Lol, Leah. "Look, here we just lost her but let's just go on as if nothing happened okay?"

I struggle with the Witch Doctor as much as I love her. She's mechanically interesting, tough-as-nails, with an interesting viewpoint of the world.

But she fits so perfectly into that "other" mould that media likes to use to portray PoC, and that is ... one of those "Come ON, Blizzard" moments. I love this game, but damn it, everything you've pointed out. Spot on post.

The fuck? They made Adria evil? She was my favourite NPC in the first game. :

This article... misses some points, definitely. Deckard Cain, for instance; while he remains a good guy, it's to his end, not the game's end; he dies at the end of the first act, and Tyrael takes over as the wise elder. Also, total mischaracterisation of Tyrael's arc; he isn't cast from Heaven, he rejects Heaven and its hubris and refusal to intervene. The angelic leader is an antagonist. (Also, angels are hooded; we've never seen an angel's face. Saying that he became a black man when he fell is... an interpretation, not a fact.) Finally, Tyrael's doubting is a specific game mechanic, where everyone but the protagonist and her follower lose hope; if you go back to town and talk to everyone, they've all lost hope to. Resolve the quest, and everyone - including Tyrael - are up and doing again.

However! She's dead on about the thongs. I've played through Normal with all five classes as women, and it took me forever to get pants with everyone but the Demon Hunter. (Who wears stilettos heels.) I got very tired of staring at butts. At higher armour levels, there's a lot more parity in coverage, but I still made happy noises when my Barbarian picked up some nice armour that covered her whole torso, instead of a bustier. And I facepalmed when I inspected my Monk's new armour to find... a boob window? arrrgh. My level 32 Demon Hunter is still in a bustier.

Also, there's much less visual range in the female toon. My Barbarian, pleasingly, is pretty solidly built, but while the male Barbarian, Monk and Witch Doctor are older men, all the women are young. And the Monk... has an asymmetric peroxide 'do that juts out distractingly from under her headgear. She couldn't be bald too?

On the plus side, I've found the voice acting to be a pretty high standard, and they say some awesome things - I particularly enjoyed my female Barb telling the Templar to grow some stones when he complained about the cold. They get to say badass and challenging things to the villains, and there's nothing sexualised/gendered in what villains/almost all NPCs say to her, apart from pronoun change. (IIRC correctly, the Scoundrel follower will flirt with some female classes.)

Also, women in the game - there's a female Enchantress follower, who's generally nice, but is very scantily clad and other NPCs comment on her beauty. (And PCs make the occasional jibe at her lack of clothing.) There's Asheara, who's Captain of the Guards, sensible, good, and wearing standard guard uniform. There's Queen Araneae, who's a Spider Queen, IE a giant spider. Who lays eggs in people. There's Cydaea, Maiden of Lust, Azmodan's consort, who's a... spider woman, ie she has the torso of a woman growing out of a spider body, except the eight legs are still woman-leg shaped, and when she hangs in the air, her back six legs and spider abdomen are pulled up to reveal her front two legs... which from behind, curve in such a may as to resemble a normal human butt. How many man hours went in to ensuring the spider-woman still had an approximation of a sexy butt? Priorities! Oh, and Maghda, who is a witch who witched with Adria back in the day, and now works for Belial. Doesn't believe the Lord of Lies would ever betray her. And how could I forget Mira Eamonn, who we meet when her husband's agonizing about having to kill because she's turning into an undead? We help her husband kill her, and then we can find a letter she wrote, wishing her husband would go on to do great things, and he becomes the player's blacksmith, crafting items.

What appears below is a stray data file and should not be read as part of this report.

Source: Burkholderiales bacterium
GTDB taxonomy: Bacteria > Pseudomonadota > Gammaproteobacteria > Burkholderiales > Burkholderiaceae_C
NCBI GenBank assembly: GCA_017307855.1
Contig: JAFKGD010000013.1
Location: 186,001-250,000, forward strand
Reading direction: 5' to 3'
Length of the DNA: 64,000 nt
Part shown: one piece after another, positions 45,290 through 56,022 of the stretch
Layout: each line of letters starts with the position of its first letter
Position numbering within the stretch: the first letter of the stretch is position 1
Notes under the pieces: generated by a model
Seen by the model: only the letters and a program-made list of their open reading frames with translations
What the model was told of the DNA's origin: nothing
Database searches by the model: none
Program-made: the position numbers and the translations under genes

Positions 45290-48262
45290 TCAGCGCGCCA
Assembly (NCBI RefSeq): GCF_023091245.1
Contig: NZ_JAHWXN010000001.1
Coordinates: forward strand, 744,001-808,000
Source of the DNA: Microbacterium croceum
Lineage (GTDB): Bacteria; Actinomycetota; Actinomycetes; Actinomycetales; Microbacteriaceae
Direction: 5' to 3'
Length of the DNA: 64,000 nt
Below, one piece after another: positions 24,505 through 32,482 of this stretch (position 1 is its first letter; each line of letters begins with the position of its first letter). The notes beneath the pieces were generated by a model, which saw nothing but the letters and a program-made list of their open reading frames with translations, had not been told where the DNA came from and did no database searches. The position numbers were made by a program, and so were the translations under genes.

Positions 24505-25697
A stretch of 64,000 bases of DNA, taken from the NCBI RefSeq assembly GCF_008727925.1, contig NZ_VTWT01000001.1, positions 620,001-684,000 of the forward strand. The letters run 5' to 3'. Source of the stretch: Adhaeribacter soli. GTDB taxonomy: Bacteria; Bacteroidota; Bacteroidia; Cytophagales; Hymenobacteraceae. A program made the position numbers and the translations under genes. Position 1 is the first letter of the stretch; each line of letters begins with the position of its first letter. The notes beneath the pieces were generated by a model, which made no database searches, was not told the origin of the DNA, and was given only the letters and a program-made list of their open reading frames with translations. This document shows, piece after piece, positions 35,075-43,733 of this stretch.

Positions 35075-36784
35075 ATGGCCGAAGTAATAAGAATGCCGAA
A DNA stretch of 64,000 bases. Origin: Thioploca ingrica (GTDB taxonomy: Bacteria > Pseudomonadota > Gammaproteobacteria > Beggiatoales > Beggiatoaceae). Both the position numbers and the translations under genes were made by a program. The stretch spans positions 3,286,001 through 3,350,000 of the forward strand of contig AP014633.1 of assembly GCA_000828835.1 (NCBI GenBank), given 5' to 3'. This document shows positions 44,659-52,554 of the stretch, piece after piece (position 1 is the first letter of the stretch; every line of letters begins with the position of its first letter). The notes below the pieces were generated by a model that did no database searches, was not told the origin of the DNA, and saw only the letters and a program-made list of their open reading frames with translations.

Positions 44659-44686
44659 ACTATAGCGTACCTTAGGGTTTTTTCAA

Oh, and the Scoundrel. One of the three Followers, we meet him stringing along a young woman with promises of marriage to assist him in conning the Thieves Guild, who are about to murder her. The player saves the woman, and the Scoundrel heads out and abandons the young woman without a second thought. I was extremely disinclined to keep him, sticking with the Templar, who mostly makes gambits about how we're honourable warriors and isn't fighting evil awesome? But after playing through a few times, I decided to give him a try, to get the full game experience. Then he sexually harrassed Leah, another NPC, and I ditched him for good. Bleah.

I do like the game, but... there's so many little annoyances.

Yeah, a lot of age range in the men (detrimental to the physical appeal total of the male characters -- not that any big game company has any interest in appealing to gamers who finds men attractive) and all the women are the same age. Wouldn't an older female demonhunter have been cool? I'd play one! Or a wise old mage. Or a middle-aged monk who kicks demons all round. Hey, if a grey-bearded barbarian taking a beating and staying in the fight is believable, why not?

Glad you posted this analysis, though I didn't seem to notice many of those problems. I just don't expect much from the video game scene, especially Blizzard. I felt the game was kind of easy and only played through it once as the monk... The thing that stood out to me was that the female playable characters all seem young and/or pretty.

I liked the bad guy designs. The plot was kind of bland and predictable, characters kind of typical. I did like the game play, but the baddies designs were also cool - my favorites are between Azmodan's and Diablo's. I didn't think of Leah as being evil. She was used, but I basically took it as if she died.

I don't hate Blizzard, but I don't love them either. When it comes to their games and how they design them, especially with race and women, I find them "tolerable", but riddled with sexism and where are the minorities? But why should Blizzard care? They have huge followings for their games and are probably quite well-off. They don't see any reason to change their formula.